University of Minnesota
Center for Holocaust & Genocide Studies
chgs@umn.edu
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CHGS

Selma Waldman

Selma Waldman (1931-2008)

 

Artist's Statement

Working at the end of the 20th Century, I am an artist who continues to be enamored of charcoal (the tool that does not lie) and the act of drawing. A substantial body of work now exists which has been compelled by nothing more than the visceral release on paper of the most fragile, humble, and deceptively simple of mediain an age that despises fragility, humility, and simplicity.

Although both charcoal and pastel can be fragmented, crushed, and reduced to dust in a single arbitrary or careless moment of time, both of these media can project into visual art potent and sensuous powers of endurance that will resonate with the same epic, intimate, universal, and demonic obstinacy as life itself.

The work generated by this vulnerable/invulnerable dialectic will have necessarily prevailed apart from the expected conceits of conventional representation and realism. In fact, since the artist was not a Holocaust survivor, and therefore resisted entering familiar iconographical or stereotypical Holocaust imagery into the work, the "Ringen um Brot" series (as well as all other works from that time) should be considered as conceptual in nature: that is, as metaphor embodied in gesture and conceptualized in series. Additionally, an uncompromising commitment to the practice of strenuous draftsmanship has determined that line, and not narrative, would be the uncommon force summoned to charge gesture with human meaning and confront shock with compassion.

An encounter in the late sixties with Elie Wiesel's "Night" it was the "Meir" passage in which the murders of father and son for bread were described provided the shattering conceptual ground for beginning the series I called "The Man and the Loaf of Bread," followed by "Das Ringen um Brot." Several decades later, in the nineties, two other disparate encounters gave unexpected confirmation to the earlier conceptual archetypes in the "Brot" series and in the hundreds of exploratory works on racism and genocide created thereafter: the first, the words of a Jewish writer who recorded that the search for his vanished roots in Poland had evolved on "the tightrope between revelation and despair"; the second, a scene from the film "Lamerica" in which a young Albanian man crouching in an overloaded truck dies with his head on the shoulder of an old man who, uncomprehendingly, tries to coax him "awake" by placing a bit of bread on his lips.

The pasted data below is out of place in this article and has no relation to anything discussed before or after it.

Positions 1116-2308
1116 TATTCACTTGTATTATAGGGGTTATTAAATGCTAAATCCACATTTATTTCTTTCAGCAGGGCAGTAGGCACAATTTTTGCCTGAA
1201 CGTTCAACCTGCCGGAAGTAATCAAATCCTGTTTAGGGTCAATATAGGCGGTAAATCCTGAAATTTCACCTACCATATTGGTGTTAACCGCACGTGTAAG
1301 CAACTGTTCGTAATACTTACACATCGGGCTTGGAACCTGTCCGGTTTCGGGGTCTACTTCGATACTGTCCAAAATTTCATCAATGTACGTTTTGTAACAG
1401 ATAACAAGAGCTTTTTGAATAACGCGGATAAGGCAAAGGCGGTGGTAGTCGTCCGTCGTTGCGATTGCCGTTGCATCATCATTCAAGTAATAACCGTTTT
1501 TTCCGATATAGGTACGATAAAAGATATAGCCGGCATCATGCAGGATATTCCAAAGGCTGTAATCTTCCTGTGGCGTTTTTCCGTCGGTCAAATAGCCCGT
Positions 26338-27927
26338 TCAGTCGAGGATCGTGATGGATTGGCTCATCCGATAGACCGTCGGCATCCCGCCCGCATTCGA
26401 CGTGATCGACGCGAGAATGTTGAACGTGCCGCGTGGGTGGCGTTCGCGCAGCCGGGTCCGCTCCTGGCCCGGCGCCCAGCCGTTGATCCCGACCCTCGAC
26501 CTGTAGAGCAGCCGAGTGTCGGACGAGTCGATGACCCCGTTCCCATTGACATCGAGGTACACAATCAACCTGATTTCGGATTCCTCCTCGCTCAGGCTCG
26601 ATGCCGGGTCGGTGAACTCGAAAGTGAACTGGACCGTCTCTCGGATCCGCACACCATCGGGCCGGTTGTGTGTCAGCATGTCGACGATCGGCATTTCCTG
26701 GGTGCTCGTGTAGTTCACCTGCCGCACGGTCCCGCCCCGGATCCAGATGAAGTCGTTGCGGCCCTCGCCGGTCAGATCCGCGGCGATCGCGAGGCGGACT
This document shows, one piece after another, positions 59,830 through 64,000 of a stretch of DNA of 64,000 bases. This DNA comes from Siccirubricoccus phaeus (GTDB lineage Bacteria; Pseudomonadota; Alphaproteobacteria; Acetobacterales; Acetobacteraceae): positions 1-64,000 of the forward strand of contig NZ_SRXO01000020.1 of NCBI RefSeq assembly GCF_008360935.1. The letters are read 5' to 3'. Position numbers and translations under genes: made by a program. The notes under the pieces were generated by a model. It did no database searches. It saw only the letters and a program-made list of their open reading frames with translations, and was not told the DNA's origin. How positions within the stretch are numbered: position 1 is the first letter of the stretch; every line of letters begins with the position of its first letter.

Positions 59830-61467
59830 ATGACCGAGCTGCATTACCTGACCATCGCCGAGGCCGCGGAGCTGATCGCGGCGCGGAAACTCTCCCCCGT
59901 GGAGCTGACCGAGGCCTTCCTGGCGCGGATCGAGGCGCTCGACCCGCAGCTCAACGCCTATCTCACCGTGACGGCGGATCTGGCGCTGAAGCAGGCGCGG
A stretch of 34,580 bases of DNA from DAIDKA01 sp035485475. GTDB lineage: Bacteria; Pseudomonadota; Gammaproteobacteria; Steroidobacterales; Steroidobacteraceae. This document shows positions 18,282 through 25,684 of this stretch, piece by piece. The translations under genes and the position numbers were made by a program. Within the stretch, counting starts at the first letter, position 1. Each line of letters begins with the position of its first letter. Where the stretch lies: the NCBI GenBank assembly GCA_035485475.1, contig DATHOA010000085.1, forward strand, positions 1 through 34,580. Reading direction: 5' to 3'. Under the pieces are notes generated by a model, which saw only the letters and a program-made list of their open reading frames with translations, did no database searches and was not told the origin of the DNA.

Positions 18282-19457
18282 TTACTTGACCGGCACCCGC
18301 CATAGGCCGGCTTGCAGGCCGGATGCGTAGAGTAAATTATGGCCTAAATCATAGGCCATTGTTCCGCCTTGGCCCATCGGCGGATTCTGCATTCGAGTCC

More recently, a few years after completing the panel called "Unearthly Grief," I learned that at one time the poet Akhmatova saw herself taking on the role of the traditional Russian "Wailer"the woman chosen by the village people to articulate the anguish of all those who had suffered loss and were overcome by grief.

It was the 1944 entry from an obscure Italian war diary by a British woman that offered in 1996 the conceptual seed for current worksinprogress: "Anatole France, in his old age, intended to write a novel (to be called) Les autels de la peur. The Altars of Fearcould a better title be found for an account of our times?" As a subseries of "Les Autels de la Peur," new insights into the cliche "naked aggression" asserted themselves. For instance, the drawings called "Skelani Stalker" (of a Serbian "irregular" on patrol in Bosnia) became the indirect confrontational reference to rapedeclared to be an act of genocide during the recent trial of a convicted Rwandan war criminal. Declared in the drawing, "ChasseurlLuxur.

- Selma Waldman

Artist Exhibit

 

Brotbruder. From the series Das Ringen um Brot. Charcoal, pastel. 9" x 12" 1971. From same series in the Terezin Ghetto Museum.

Brotbruder. From the series Das Ringen um Brot. Charcoal, pastel. 9" x 12" 1971. From same series in the Terezin Ghetto Museum.

Das Geschenk: Lagerbrot.  From the series Das Ringen um Brot.  Charcoal.  9" x 12" 1969.

 

The Man and the Loaf of Bread I.  From the Series Das Ringen um Brot.  Charcoal, ink, pastel.  11.5" x 17.75". 1968-1970.

The Man and the Loaf of Bread III. From the series Das Ringen um Brot.Charcoal, pastel. 9" x 12". 1969 - 1970. From same series in the Terezin Ghetto Museum.

The Man and the Loaf of Bread III. From the series Das Ringen um Brot.Charcoal, pastel. 9" x 12". 1969 - 1970. From same series in the Terezin Ghetto Museum.


Lagertanz: Brotmord
.  From the series Das Ringen um Brot.  Charcoal, pastel, conte.  13 7/8" x 16 1/2".  1970.

Lagertanz: Brotmord.  From the series of Das Ringen um Brot.  Charcoal, watercolor. 13 7/8" x 16 1/2". 1970


Lagertanz: Brotmord.  From the series Das Ringen um Brot .  Charcoal. pastel, oil.  13 7/8" x 16 1/2". 1970.

Unearthly Grief. From the series, Grief is the Gravity of the Earth. Charcoal, pastel, acrylic, gesso. Approximately 3" x 5" 1992 - 1994.


 

Killing Fields: From Behind. Charcoal, pastel. 24" x 32" 1994

Killing Fields: Heavy Dancers. Charcoal, pastel, gesso. 22" x 30" 1991.